EXCLUSIVE: U.S. VA Sec. Wilkie defends hydroxychloroquine use, details pandemic response
The United States Department of Veteran Affairs is working to stem the spread of the coronavirus. The VA’s top official says their early response curved the outbreak and kept people safe within their facilities nationwide.
“We started screening before anyone else in the country,” United States Veteran Affairs Secretary Robert Wilkie said during an exclusive interview with News Channel 5 on May 20.
“We stopped elective surgeries, we stopped visitors,” he said. “We have weathered the storm."
The Secretary said out of the nine million veterans in the country, about 10,000 became infected with COVID-19 and more than 1,100 died. He also said more 7,000 recovered.
In the state of Louisiana, most of the victims suffered from hypertension or high blood pressure. Also, African Americans make up more than half of the overall deaths in the state.
Sec. Wilkie said the VA is taking steps to respond to minority veterans and those with pre-existing conditions.
“We made a study in underlying conditions. we've helped in many ways with our outreach,” he said. “We've sent out tens of millions of communications... not just in English but in other languages as well.”
He said the VA plans to take a deeper look at the groups affected by COVID-19 once the pandemic is over.
They’re also looking at a growing mental health crisis. In March, mental health-related telehealth calls from veterans increased by nearly 400 percent.
“Instead of 40,000 telehealth calls, we had 154,000,” the secretary said.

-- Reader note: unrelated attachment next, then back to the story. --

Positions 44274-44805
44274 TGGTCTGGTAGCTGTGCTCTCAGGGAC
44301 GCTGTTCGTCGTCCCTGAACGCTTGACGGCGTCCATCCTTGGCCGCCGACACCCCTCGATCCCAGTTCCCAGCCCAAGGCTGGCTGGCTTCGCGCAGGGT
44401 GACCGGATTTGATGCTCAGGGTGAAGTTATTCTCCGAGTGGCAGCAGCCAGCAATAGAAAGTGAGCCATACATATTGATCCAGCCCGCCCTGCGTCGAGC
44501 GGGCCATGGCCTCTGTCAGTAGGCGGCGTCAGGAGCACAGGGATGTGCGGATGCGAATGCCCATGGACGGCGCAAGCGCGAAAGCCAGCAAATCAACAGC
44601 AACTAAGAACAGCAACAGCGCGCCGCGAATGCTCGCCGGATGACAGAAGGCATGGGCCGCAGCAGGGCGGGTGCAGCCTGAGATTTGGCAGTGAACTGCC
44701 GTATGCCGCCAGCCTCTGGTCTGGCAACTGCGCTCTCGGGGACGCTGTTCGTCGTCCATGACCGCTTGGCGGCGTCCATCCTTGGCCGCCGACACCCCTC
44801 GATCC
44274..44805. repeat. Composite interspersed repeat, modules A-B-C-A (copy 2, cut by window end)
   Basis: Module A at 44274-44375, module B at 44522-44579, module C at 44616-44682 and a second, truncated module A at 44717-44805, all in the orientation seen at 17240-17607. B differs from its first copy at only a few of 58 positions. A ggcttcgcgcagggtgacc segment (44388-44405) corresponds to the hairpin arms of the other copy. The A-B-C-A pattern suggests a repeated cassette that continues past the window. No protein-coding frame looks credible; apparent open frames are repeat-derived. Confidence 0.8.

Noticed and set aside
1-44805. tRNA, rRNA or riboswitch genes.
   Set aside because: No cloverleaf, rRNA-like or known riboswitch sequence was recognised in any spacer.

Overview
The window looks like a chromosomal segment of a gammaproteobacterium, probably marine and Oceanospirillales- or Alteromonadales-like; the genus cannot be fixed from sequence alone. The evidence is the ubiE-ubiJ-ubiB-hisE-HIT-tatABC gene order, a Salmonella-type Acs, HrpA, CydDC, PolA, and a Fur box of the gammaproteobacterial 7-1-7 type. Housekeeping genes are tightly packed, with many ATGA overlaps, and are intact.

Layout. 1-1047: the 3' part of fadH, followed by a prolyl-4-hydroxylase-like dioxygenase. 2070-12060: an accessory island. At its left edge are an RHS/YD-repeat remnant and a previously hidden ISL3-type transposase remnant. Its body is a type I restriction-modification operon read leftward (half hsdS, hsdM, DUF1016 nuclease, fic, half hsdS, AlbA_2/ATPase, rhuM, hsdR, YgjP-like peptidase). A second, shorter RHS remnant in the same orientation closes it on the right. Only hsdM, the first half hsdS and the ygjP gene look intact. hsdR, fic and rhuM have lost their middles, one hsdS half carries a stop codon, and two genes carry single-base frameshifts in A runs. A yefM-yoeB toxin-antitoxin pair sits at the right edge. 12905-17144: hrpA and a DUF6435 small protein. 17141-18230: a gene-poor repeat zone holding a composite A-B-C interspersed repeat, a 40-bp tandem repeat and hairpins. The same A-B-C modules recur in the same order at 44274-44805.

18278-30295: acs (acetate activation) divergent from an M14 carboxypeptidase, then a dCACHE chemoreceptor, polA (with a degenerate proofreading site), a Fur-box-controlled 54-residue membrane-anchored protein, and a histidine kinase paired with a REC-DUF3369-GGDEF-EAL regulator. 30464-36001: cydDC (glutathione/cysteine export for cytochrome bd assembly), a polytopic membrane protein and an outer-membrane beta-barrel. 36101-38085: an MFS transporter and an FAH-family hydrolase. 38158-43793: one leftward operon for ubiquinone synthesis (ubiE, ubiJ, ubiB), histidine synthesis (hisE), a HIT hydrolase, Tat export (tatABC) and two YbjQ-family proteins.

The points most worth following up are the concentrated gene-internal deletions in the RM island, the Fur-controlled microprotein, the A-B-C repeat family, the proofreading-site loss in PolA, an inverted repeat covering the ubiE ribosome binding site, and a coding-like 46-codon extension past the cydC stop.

Wilkie said his administration is turning to technology to ensure “no one is left behind” especially in rural communities.
“We have distributed tens of thousands of tablets to veterans so they can use it to contact use whatever they are.”
The secretary also commended the reliance of his staff working through the stress to keep veterans and their families safe.
“We have a much lower absentee rate this year than last year,” he said. “They are cognizant of the risks but they are responding them in a way that we would expect for an organization that is dedicated to the military.”
To help treat some of the patients, VA doctors are using the malaria prevention drug hydroxychloroquine. The drug has been touted by President Trump but many studies suggest it could do more harm than good.
According to NBC News, The World Health Organization stopped trials of hydroxychloroquine because of the potential dangers.
Some veterans who were treated with the drug died after taking it while some who did survive. But, Sec. Wilkie is defending the use of the drug saying the department followed federal health guidelines.
“If someone is in dire straits, we will do everything we can to preserve and protect life and prolong life,” he said. “We followed FDA guidelines and those guidelines allowed doctors to offer that and in that case that you're talking about most of those veterans were in the last hours of life. We tried as much as we could to offer them a chance and that's what we did."
Sec. Wilkie said the VA started using hydroxychloroquine in 1955. They’re also testing the use of other drugs like remdesivir, a drug used during the Ebola outbreak.
Health experts are warning of a second wave of the coronavirus, but Sec. Wilkie said the VA will be ready and are continuing to plan events like Veterans Day in November.